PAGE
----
Prioritising our health and wellbeing takes on greater significance as winter draws closer. It’s tempting to hibernate inside, but looking after the mind and body can help stave off those winter blues. Here are some of the Mornington Peninsula’s top health and wellness offerings.

Peninsula Hot Springs wellness program

The Peninsula Hot Springs is one of the region’s biggest drawcards, and in March its wellbeing credentials were further enhanced by the addition of a weekly wellness program. Activities include yoga, pilates and meditation, but there’s an emphasis on unique experiences as well, such as a global bathing journey where worldwide bathing rituals are explored.

Brook Ramage, a health and wellness professional with more than 25 years’ experience in the industry, recently took on the venue’s new role of wellness director.

“I really love seeing people make positive changes… educating them and giving them the practical skills to make lifestyle changes,” he says.

The springs’ new program has been in the works for some time and is part of a $13 million expansion that launched last year. Ramage says it’s already being embraced by visitors. One aspect he particularly recommends is the “fire, ice and bathe” activity, which takes guests from freezing plunge pools to geothermal hot springs.

“Some of the profound results I’ve seen through this contrast therapy are really quite stunning,” he observes. “It’s like taking one big energy pill.”

All activities have been designed to focus on mind as well as body, Ramage says.

“Our purpose is to create experiences where people can escape their busy lives… We’re doing things within that theme like forest bathing, a traditional Japanese concept where we take people for a walk through nature.

“What we teach through each workshop is how to deal with stress and anxiety… It’s about getting people to relax, getting them to connect.”


Meditation has so many benefits to our mental, emotional and even physical health. Scientific studies have revealed that regularly meditating can help reduce stress, anxiety, blood pressure and pain. And as well as minimising what we don’t want, it can nurture what we do want, such as improving quality of sleep and the ability to concentrate. The Peninsula has a range of practitioners, styles and retreats available for those keen to improve their wellbeing through meditation.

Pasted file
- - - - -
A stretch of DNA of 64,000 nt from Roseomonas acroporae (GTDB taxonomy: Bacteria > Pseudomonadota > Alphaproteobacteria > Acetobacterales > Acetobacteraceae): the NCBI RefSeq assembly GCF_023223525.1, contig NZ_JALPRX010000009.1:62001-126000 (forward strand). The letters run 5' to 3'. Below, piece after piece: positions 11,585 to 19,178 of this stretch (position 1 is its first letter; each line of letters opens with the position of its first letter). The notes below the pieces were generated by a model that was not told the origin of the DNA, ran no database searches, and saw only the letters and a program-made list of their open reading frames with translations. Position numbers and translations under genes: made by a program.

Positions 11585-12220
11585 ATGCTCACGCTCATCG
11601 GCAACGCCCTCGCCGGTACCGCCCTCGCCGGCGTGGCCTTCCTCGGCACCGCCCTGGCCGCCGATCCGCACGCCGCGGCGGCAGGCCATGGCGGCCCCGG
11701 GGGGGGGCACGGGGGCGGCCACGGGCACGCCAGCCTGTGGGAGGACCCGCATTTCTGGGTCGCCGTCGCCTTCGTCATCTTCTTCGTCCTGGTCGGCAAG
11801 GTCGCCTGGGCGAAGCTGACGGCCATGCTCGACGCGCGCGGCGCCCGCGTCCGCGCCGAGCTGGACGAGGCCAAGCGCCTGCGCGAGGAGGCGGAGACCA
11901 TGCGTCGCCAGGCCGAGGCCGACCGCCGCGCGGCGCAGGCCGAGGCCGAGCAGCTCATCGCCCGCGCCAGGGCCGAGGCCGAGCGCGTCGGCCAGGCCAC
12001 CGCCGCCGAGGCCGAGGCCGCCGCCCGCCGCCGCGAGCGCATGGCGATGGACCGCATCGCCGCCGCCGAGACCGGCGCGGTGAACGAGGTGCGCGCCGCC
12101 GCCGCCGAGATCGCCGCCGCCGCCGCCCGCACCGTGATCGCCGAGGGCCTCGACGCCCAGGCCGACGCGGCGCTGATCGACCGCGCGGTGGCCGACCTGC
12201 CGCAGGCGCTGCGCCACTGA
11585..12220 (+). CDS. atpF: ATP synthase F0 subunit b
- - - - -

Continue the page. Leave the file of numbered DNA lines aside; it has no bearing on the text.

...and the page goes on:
Many people dread Mondays, which is why it’s the ideal day to take some time for yourself. On Monday evenings from 7.30pm to 9pm, Kadampa Meditation Centre hosts drop-in meditation classes at Currawong Stables Meeting Rooms in Mornington. Beginners and experienced meditators alike are welcome. Classes cost $15 per person.

Jacqui Winstanley is a locally based practitioner who’s been teaching meditation for more than 25 years. From her studio in Red Hill, she runs courses and classes on mindfulness, insight meditation, and more.

Peninsula Mindfulness offers their signature course – ‘Relaxation Meditation and Mindfulness’ – at several locations across the Peninsula, and also share their lessons in primary and secondary schools throughout the region. Attend a retreat in Mount Martha or Mt Eliza, or, if you have a community group, have a course tailor-designed.


Starting a yoga practice is a great way to get the body moving, enhance flexibility and strength, and calm the mind. Though you can do yoga at home, having a teacher to guide and correct poses is the best way to become a proficient yogi.

Silver Leaf Yoga School in Merricks is a purpose-built studio on a four-hectare property, surrounded by landscaped native plants and bushland. It’s a tranquil spot to stretch and flow. Teachers here are trained in Iyengar yoga, which has a focus on alignment (ideal for those wanting to improve their posture). Classes include beginner, intermediate and general, as well as Vinyasa for more experienced students, and antigravity yoga done in hammocks.

In Red Hill, HotHut Yoga is a boutique studio connected to Polperro Winery. With hardwood floors, floor-to-ceiling glass windows and light, airy rooms, it’s an inviting setting. As the name suggests, these are hot yoga classes with rooms warmed between 28-30 degrees to encourage blood flow and aid detoxification.

Images courtesy of Peninsula Hot Springs wellness program & HotHut Yoga

Peninsula Hot Springs Wellness - Fire and Ice - Group experiencing the cold pool

Peninsula Hot Springs Wellness - Indigenous Cultural Walk - Group on walk, looking over to Cape Schanck

HotHut Yoga

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